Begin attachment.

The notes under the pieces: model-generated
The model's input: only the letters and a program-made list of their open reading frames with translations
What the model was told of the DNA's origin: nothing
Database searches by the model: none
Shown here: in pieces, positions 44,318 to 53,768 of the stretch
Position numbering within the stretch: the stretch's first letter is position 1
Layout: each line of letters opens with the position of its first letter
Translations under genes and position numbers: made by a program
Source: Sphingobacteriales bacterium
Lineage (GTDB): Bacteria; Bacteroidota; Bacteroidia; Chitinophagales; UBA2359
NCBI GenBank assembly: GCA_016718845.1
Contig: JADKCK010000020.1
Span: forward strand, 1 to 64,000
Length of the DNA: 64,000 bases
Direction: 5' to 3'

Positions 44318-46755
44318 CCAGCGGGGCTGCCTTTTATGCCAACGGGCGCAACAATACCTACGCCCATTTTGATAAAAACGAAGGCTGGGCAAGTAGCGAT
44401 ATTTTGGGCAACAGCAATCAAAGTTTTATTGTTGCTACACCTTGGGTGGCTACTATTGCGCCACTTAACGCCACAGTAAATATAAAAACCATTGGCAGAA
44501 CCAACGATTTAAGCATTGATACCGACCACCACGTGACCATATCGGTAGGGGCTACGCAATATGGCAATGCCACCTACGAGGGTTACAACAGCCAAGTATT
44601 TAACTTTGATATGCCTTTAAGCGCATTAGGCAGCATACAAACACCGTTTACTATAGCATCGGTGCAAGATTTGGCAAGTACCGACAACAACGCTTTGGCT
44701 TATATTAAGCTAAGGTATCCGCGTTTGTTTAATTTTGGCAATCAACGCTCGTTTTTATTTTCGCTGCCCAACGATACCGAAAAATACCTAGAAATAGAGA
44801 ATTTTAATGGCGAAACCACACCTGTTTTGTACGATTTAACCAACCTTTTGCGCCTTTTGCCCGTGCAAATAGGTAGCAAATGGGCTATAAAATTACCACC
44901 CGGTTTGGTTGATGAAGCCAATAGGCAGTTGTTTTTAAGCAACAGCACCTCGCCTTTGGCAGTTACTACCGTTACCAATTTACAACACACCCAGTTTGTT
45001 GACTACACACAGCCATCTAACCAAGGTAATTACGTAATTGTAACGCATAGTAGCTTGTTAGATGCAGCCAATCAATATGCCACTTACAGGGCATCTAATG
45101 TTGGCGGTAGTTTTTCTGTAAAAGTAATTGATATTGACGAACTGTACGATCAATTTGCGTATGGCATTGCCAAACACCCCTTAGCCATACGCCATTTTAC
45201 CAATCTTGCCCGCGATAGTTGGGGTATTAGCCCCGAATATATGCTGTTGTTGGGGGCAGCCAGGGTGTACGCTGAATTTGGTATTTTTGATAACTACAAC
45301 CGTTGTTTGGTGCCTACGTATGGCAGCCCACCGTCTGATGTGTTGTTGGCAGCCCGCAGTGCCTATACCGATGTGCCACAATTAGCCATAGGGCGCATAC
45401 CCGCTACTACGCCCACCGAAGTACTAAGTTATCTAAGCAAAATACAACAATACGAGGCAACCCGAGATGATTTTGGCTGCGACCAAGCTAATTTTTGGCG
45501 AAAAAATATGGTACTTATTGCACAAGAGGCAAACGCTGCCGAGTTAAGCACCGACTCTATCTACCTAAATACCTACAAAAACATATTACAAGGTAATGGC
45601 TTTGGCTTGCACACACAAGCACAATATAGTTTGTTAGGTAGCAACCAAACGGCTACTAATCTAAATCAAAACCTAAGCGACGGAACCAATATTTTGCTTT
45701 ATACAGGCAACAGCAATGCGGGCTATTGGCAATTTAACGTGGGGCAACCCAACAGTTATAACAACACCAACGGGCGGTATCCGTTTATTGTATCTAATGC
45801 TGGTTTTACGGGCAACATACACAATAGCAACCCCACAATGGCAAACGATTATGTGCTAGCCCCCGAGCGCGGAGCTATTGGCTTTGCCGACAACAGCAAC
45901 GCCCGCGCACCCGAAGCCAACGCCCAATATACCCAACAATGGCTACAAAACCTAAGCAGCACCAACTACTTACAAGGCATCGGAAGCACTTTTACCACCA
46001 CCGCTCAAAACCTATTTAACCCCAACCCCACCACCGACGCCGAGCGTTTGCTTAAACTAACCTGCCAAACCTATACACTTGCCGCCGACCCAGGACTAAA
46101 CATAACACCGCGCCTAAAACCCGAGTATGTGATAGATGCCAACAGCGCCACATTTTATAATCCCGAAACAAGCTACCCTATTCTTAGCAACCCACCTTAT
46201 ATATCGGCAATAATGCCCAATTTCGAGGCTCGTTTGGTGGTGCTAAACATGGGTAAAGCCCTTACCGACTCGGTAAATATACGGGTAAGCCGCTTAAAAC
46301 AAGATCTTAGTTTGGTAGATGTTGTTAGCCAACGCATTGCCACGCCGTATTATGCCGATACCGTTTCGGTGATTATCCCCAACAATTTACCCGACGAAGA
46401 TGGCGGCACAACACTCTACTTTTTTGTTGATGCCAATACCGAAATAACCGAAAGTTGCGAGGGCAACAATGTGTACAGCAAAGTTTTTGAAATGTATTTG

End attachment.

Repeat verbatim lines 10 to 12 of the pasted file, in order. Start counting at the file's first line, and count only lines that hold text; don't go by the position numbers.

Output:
Lineage (GTDB): Bacteria; Bacteroidota; Bacteroidia; Chitinophagales; UBA2359
NCBI GenBank assembly: GCA_016718845.1
Contig: JADKCK010000020.1